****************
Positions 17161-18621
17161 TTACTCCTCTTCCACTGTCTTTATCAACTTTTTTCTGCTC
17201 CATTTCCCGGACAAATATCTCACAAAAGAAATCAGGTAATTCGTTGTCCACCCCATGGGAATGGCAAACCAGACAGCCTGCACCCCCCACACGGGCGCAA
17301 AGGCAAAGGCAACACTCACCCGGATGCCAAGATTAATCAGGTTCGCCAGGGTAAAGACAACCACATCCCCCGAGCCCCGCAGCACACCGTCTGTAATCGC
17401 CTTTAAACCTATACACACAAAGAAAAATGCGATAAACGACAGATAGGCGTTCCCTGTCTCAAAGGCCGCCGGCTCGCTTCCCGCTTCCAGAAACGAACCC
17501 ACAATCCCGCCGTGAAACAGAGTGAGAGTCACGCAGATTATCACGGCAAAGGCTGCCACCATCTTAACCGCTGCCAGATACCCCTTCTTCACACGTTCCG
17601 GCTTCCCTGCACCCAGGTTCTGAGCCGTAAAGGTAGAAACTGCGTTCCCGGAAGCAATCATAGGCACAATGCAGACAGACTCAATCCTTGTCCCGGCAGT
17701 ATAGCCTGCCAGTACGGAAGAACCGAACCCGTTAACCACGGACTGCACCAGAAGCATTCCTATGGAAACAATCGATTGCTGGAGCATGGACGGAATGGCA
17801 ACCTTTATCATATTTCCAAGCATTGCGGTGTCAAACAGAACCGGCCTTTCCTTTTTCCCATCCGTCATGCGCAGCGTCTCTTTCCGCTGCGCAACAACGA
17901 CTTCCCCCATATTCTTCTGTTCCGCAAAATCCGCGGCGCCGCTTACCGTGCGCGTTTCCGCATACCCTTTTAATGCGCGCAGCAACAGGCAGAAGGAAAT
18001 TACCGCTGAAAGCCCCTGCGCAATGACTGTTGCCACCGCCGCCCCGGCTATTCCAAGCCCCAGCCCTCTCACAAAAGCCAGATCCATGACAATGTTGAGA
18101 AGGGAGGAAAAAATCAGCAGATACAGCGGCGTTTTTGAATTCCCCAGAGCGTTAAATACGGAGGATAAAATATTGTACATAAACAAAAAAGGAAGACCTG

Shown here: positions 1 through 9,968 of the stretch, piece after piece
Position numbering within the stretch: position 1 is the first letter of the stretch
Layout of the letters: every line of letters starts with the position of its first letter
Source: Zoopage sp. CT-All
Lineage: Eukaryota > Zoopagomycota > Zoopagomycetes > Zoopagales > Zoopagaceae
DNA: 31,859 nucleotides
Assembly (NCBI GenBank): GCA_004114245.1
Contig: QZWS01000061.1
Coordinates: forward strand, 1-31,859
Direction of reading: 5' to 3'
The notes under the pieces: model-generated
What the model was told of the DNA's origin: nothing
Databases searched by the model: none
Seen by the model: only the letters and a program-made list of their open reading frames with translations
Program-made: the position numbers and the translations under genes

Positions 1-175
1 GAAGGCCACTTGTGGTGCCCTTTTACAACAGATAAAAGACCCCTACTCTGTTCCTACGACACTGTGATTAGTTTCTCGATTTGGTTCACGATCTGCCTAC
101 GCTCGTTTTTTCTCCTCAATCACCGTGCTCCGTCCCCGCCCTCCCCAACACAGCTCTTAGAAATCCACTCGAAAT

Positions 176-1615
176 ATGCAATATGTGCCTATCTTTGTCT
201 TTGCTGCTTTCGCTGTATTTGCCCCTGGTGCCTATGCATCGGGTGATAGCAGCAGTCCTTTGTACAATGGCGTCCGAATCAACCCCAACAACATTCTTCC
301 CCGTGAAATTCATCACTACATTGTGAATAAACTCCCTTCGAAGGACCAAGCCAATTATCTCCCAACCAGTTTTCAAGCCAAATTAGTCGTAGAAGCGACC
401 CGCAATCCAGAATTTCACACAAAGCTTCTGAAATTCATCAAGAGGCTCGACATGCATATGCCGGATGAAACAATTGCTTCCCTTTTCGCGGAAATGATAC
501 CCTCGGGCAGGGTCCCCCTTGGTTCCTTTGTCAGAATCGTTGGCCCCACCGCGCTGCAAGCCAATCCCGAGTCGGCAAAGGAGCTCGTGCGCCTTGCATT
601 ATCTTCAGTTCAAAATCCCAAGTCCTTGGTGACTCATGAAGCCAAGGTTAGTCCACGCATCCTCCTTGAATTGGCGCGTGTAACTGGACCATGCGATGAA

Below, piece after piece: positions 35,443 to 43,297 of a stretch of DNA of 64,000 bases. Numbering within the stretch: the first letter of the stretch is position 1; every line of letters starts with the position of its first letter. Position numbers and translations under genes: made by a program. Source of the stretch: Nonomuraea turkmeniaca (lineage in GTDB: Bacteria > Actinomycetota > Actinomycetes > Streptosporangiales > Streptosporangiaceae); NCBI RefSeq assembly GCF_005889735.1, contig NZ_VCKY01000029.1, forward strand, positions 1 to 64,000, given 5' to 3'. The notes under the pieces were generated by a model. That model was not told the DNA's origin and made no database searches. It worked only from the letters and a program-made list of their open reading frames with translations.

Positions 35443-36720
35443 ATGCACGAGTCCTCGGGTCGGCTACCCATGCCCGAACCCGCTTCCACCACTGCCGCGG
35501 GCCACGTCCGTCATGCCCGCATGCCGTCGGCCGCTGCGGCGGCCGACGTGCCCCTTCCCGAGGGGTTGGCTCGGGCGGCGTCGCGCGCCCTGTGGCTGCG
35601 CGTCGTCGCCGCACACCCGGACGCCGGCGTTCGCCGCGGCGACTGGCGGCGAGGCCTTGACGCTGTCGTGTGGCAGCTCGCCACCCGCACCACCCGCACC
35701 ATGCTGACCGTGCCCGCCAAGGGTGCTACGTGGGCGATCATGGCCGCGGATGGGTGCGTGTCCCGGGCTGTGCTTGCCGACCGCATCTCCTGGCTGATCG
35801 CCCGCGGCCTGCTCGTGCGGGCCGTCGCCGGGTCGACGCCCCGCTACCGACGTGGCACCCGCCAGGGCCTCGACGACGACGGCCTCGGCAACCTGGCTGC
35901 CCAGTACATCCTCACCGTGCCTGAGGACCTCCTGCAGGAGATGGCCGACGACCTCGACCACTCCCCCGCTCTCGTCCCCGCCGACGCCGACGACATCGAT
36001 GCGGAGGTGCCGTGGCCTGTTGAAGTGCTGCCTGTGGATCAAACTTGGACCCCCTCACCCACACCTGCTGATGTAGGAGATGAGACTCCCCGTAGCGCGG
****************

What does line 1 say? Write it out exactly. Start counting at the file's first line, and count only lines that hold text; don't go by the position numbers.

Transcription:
Positions 17161-18621